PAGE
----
The iPhone 7 and iPhone 7 Plus first debuted back in 2016, but the recent iOS 11.3 update has left some users scrambling for a new phone to use after microphone and audio issues have surfaced. Here's a quick rundown of the symptoms that people with this problem are having with their devices.
iPhone 7 and iPhone 7 Plus users who recently updated to iOS 11.3 have discovered an audio issue that completely removes the ability to hear anyone and causes some problems with applications that need access to the microphone.
One person with this issue who posted in the iOS subreddit said their phone restarted in the middle of the night and now apps cannot access their microphone, and the device does not show up as an option to other Bluetooth devices. Additionally, the volume control options in the Control Center of the phone appear to be completely frozen for this iPhone 7 Plus owner.
The user confirmed that a soft and hard reset, removing the SIM, and disabling various settings on the phone have not fixed the issue. A cursory glance around Twitter and Reddit confirmed that this issue is pretty widespread, with many iPhone 7 and iPhone 7 Plus users reporting problems with the microphone and audio. Others affected by the same problem report being unable to make phone calls because the person they are calling cannot hear them, both through traditional phone calls and through FaceTime video chats.
Does Apple Know?
These ongoing issues with the iOS 11.3 update have appeared sporadically online, but a new internal memo discovered by MacRumors that was distributed to Apple Authorized Service Providers proves the company is aware that people are experiencing the issue, even if they have not made a public comment.
According to details in the memo, Apple says that customers may experience a greyed-out speaker button and the issue could prevent customers from being heard while making phone calls or using FaceTime to video chat. The memo also suggests that service providers who encounter a phone with this issue should ask customers to disconnect any Bluetooth headsets or other audio accessories to see if that fixes the problem.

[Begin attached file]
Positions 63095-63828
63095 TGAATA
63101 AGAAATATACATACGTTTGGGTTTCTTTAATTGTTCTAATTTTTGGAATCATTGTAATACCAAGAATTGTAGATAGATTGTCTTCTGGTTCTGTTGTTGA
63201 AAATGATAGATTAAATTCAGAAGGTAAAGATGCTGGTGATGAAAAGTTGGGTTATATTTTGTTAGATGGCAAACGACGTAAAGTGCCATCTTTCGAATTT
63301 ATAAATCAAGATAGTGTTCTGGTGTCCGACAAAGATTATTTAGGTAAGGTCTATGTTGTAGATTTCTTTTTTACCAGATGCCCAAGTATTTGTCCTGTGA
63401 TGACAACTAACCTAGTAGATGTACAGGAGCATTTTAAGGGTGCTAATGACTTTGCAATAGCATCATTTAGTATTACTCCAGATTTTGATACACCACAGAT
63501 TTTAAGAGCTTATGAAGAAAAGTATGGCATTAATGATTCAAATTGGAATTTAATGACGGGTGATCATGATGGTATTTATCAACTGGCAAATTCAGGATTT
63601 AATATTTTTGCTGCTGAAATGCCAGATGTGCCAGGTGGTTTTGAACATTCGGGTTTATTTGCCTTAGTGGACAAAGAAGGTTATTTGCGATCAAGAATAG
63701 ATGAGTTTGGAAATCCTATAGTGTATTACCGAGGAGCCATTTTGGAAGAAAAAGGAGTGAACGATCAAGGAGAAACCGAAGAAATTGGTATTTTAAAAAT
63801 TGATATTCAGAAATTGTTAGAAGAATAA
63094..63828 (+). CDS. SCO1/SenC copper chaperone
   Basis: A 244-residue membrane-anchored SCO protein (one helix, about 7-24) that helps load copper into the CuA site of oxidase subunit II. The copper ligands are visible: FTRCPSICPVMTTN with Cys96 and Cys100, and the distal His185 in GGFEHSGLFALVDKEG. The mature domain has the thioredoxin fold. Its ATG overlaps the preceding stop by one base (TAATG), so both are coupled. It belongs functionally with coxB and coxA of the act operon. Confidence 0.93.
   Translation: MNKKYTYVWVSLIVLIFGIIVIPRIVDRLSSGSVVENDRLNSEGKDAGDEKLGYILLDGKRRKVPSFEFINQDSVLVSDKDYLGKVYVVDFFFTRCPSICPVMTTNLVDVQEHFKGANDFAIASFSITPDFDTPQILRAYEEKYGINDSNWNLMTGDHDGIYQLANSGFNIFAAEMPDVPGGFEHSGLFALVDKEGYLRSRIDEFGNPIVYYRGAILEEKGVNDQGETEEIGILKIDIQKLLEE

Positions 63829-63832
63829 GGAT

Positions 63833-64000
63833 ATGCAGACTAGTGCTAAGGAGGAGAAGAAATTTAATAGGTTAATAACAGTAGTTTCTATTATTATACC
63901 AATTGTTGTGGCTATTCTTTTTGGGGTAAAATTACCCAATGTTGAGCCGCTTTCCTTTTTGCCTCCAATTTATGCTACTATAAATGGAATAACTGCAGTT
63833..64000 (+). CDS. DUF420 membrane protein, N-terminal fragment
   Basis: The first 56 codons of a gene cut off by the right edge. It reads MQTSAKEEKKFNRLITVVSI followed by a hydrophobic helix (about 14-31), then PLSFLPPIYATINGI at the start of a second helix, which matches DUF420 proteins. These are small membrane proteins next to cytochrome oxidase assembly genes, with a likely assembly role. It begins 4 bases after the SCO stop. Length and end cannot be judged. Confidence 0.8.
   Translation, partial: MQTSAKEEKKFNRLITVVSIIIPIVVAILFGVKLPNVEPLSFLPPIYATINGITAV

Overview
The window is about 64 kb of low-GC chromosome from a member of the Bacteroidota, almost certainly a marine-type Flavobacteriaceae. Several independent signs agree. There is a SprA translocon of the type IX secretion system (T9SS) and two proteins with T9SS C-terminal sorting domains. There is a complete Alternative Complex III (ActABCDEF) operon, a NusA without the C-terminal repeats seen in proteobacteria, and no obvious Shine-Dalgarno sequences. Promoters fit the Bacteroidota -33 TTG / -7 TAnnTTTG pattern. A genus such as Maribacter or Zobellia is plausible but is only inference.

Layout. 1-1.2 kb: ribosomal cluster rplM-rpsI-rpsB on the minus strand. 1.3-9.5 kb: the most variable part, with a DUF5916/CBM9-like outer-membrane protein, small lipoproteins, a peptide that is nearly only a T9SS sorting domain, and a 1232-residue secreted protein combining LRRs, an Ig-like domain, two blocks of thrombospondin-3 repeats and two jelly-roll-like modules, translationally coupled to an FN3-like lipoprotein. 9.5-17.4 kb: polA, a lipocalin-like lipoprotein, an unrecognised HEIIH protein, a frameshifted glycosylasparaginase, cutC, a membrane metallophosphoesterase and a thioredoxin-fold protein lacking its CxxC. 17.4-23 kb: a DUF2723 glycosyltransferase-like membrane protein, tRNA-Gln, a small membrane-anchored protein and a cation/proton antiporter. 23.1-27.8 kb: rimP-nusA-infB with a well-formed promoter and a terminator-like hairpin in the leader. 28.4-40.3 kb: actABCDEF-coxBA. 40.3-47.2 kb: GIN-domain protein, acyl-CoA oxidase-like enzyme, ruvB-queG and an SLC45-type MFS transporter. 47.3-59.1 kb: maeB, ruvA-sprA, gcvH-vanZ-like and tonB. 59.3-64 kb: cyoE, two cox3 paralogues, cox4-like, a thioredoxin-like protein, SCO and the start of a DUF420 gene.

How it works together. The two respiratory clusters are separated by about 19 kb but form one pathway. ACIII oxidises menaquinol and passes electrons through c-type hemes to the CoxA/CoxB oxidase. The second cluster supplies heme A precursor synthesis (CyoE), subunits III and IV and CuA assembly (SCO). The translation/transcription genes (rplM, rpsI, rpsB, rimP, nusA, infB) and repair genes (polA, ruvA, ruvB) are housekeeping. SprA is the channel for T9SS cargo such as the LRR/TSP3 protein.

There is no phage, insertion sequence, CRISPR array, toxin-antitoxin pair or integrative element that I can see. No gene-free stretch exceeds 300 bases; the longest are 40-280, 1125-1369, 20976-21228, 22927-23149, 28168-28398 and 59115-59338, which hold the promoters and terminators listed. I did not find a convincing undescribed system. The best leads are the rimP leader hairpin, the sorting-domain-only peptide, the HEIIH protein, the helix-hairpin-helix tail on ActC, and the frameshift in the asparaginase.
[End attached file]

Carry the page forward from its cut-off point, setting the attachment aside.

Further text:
If removing Bluetooth accessories does not fix the problem, the memo suggests the repair technician should run audio diagnostics on the affected device to determine the issue. Devices that are affected by this issue will display "device could not detect dock" or "accessory not supported" in the diagnostics panel, which indicates the phone will need to receive repairs.
Since the iPhone 7 and its larger cousin the iPhone 7 Plus was released more than two years ago, that means those who purchased the device at launch but didn't buy an extended AppleCare warranty for the phone are now outside of their free repair period. Thankfully, the internal memo that discusses this problem says that Apple authorizes its repair centers to make a special exception for devices with this issue and to repair them free of charge.
The details of how widespread this problem remains to be seen since Apple has not acknowledged the issue publicly and reports of problems are limited to social media sites like Twitter, Reddit, and Facebook. A cursory glance at these sites using search terms like "iPhone 7 audio issue" and "iPhone 7 microphone not working" return reports from multiple different people experiencing the same issue.
What's not clear is why those updating to iOS 11.3 are experiencing this issue in the first place. There are no reports of newer devices being affected, so it could be that something in the update is causing a hardware defect that is specific to this generation of iPhones.
If you are an unlucky iPhone 7 owner who is experiencing this problem, you can schedule an appointment with your nearest Apple Authorized Service Provider or a Genius Bar at the Apple Store by contacting Apple directly and letting them know you are experiencing this issue on your device.
Since Apple has not acknowledged this issue publicly, you may encounter some resistance from Apple employees who are out of the loop or who were told not to comment on specific topics. However, MacRumors has stated they have verified the authenticity of this internal document and believe Apple is working internally to help anyone who encounters this issue.
This sort of issue is not the first time an iOS 11 update has caused problems for older generation iPhone users, either. Earlier this year when iOS 11 itself released, some iPhone users reported the update caused their device to enter a constant state of rebooting. The recommended fix for that issue was to update affected devices to iOS 11.2.
However, it seems unlikely that a software update will be able to fix this issue for those who are already affected since the diagnostics report mentioned in this internal menu seem to indicate that this is a hardware issue that will need to be repaired by an authorized person.